I realize Obama is quite busy playing fetch with Bo and Sunny. However, I hope he has a few moments to consider turning on the fountain at the WWII Memorial and un-barricading the remaining war memorials on the National Mall.
Our veterans of WWII, the Korean War and the Vietnam War are aging. Many of them are severely disabled, because of their heroism. It is immoral and embarrassing that our President would allow amnesty advocates to prance about on the sacred ground where taxpayers erected memorials to honor our veterans, rather than the actual veterans.
The National Mall is a national park and all national parks and memorials were closed during this government shutdown. Obama has repeatedly told Republicans, who tried to re-open the memorials, that he will not negotiate. (That’s always the sign of a leader; someone who wants his way or no way.)
When an exception was made so that our veterans were finally allowed to enter the WWII Memorial during this shutdown, they did not receive the full experience. A large, beautiful fountain is the centerpiece of the WWII Memorial, and it was turned off. The fountain makes the memorial come “alive” during the day and creates a sense of wonder at night, when the fountain is lit up.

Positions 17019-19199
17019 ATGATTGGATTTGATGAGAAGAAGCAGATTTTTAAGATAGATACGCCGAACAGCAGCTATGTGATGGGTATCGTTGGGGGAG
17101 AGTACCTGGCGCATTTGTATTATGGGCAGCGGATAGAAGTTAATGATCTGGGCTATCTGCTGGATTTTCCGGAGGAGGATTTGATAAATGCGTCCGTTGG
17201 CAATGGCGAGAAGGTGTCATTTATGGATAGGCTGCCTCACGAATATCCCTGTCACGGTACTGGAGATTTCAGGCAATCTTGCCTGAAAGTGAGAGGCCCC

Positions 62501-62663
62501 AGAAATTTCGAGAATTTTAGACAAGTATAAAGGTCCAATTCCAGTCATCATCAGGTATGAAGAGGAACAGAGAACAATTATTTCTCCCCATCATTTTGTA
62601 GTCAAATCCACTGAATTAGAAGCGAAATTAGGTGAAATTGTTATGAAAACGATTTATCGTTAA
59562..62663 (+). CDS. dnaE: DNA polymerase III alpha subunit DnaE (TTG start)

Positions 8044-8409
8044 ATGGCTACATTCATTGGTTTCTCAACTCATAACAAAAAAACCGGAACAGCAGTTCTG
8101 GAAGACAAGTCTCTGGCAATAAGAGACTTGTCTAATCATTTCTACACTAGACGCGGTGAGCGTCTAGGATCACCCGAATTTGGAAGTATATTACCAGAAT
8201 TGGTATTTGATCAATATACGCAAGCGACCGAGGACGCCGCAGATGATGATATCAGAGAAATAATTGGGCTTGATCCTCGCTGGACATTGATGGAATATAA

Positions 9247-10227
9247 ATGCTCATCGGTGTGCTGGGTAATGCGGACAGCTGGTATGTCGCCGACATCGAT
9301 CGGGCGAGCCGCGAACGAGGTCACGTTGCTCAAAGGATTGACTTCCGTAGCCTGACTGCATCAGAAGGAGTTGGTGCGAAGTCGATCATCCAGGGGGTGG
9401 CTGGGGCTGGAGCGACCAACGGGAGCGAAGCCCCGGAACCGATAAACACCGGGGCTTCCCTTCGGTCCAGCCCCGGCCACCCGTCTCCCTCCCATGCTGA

These veterans traveled to D.C. on privately-funded “honor flights.” Many of them needed help walking around on this once-in-a-lifetime trip to experience war memorials that were built just for them—in the camaraderie of their friends who also fought in the same battles.
I personally spoke with a WWII veteran who traveled on the October 5th honor flight from Minneapolis to D.C. He told me that while WWII veterans were allowed to see their memorial, the veterans on his flight who fought in the Korean and Vietnam wars were not allowed to see their memorials. This is disgraceful.
These memorials belong to our brave warriors, not our president. Our veterans paid for these memorials with their blood. Obama, meanwhile, never spent a day in his life on a battlefield, beyond possibly playing Battleship on the White House lawn with his ol’ buddy, Warren Buffett.
This WWII veteran told me: “The whole experience brought back floods of memories of those war years; my service years; my ‘good-ol-days.’ We had patriotism, love of country, respect for truth and a strong faith. Our country was, for a time, free and at peace.”
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